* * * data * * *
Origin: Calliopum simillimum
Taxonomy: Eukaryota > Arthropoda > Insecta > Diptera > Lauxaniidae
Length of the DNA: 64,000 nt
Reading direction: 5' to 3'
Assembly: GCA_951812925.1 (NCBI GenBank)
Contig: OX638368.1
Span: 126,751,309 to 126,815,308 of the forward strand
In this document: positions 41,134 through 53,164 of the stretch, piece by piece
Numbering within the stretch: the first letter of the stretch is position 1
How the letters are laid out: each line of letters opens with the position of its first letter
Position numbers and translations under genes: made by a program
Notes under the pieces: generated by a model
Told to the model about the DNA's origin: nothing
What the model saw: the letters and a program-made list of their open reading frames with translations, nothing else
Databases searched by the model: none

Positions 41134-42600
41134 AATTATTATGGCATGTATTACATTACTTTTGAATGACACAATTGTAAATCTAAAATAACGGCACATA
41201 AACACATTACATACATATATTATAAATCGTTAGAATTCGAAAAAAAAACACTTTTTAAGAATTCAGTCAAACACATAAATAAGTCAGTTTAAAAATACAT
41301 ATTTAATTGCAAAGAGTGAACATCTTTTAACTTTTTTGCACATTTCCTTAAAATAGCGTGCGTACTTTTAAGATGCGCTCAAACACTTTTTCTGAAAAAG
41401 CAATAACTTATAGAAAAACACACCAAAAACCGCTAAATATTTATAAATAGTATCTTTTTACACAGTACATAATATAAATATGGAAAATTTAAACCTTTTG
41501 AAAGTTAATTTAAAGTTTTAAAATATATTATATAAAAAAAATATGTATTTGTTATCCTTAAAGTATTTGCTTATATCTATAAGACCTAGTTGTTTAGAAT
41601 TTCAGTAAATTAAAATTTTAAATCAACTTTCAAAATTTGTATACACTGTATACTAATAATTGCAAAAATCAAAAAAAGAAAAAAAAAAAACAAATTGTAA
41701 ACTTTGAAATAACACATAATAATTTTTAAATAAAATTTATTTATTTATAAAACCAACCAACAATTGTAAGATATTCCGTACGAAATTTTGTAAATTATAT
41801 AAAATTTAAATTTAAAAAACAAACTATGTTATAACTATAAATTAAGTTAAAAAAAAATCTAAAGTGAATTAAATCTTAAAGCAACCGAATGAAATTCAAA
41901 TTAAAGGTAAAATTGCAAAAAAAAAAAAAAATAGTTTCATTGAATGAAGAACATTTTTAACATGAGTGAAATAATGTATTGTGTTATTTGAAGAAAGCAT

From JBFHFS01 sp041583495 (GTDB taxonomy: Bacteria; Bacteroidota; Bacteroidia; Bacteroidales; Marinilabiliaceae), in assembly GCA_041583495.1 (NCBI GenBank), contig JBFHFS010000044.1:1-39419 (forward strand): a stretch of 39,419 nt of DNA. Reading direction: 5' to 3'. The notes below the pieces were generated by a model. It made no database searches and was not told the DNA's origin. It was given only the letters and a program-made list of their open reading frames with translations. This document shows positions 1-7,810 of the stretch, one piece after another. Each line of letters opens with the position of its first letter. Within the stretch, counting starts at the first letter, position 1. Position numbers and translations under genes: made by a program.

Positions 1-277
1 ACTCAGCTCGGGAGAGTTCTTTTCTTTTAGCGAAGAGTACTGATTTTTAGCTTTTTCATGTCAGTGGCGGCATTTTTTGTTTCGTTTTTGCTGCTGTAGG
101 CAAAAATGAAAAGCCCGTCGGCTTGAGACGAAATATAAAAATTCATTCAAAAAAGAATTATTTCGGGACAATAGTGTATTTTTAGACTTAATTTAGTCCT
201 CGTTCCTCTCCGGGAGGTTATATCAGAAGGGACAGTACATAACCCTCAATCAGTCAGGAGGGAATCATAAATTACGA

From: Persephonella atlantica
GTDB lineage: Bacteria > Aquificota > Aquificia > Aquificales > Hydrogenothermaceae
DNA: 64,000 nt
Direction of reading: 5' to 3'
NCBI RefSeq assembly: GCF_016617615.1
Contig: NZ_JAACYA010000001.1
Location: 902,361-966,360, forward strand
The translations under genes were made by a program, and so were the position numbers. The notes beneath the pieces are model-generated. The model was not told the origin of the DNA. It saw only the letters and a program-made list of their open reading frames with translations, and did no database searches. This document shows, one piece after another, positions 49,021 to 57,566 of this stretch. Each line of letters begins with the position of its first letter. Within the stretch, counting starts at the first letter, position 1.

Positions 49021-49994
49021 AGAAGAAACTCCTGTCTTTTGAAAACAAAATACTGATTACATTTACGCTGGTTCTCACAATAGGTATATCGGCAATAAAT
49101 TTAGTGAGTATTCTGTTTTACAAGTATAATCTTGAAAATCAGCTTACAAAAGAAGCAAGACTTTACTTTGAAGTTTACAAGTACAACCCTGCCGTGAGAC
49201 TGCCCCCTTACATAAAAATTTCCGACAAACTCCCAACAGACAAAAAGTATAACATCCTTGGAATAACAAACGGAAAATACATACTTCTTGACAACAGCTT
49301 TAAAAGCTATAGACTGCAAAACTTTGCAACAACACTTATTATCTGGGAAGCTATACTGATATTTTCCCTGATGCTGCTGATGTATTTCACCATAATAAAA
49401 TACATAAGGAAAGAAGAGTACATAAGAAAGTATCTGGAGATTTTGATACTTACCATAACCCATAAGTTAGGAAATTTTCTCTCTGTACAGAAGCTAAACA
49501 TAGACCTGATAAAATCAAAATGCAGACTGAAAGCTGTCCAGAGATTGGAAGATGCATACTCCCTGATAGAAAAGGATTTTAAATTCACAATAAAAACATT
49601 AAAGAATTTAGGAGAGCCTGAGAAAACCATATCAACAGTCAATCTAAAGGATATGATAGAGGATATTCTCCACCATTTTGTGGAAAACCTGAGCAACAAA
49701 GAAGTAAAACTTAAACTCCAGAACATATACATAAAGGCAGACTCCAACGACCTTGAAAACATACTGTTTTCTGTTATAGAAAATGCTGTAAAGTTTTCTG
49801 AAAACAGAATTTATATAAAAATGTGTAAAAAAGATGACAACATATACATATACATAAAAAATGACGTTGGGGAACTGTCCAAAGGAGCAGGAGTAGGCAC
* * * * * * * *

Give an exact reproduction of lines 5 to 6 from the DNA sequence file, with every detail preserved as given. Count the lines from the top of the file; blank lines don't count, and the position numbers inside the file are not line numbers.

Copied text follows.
Assembly: GCA_951812925.1 (NCBI GenBank)
Contig: OX638368.1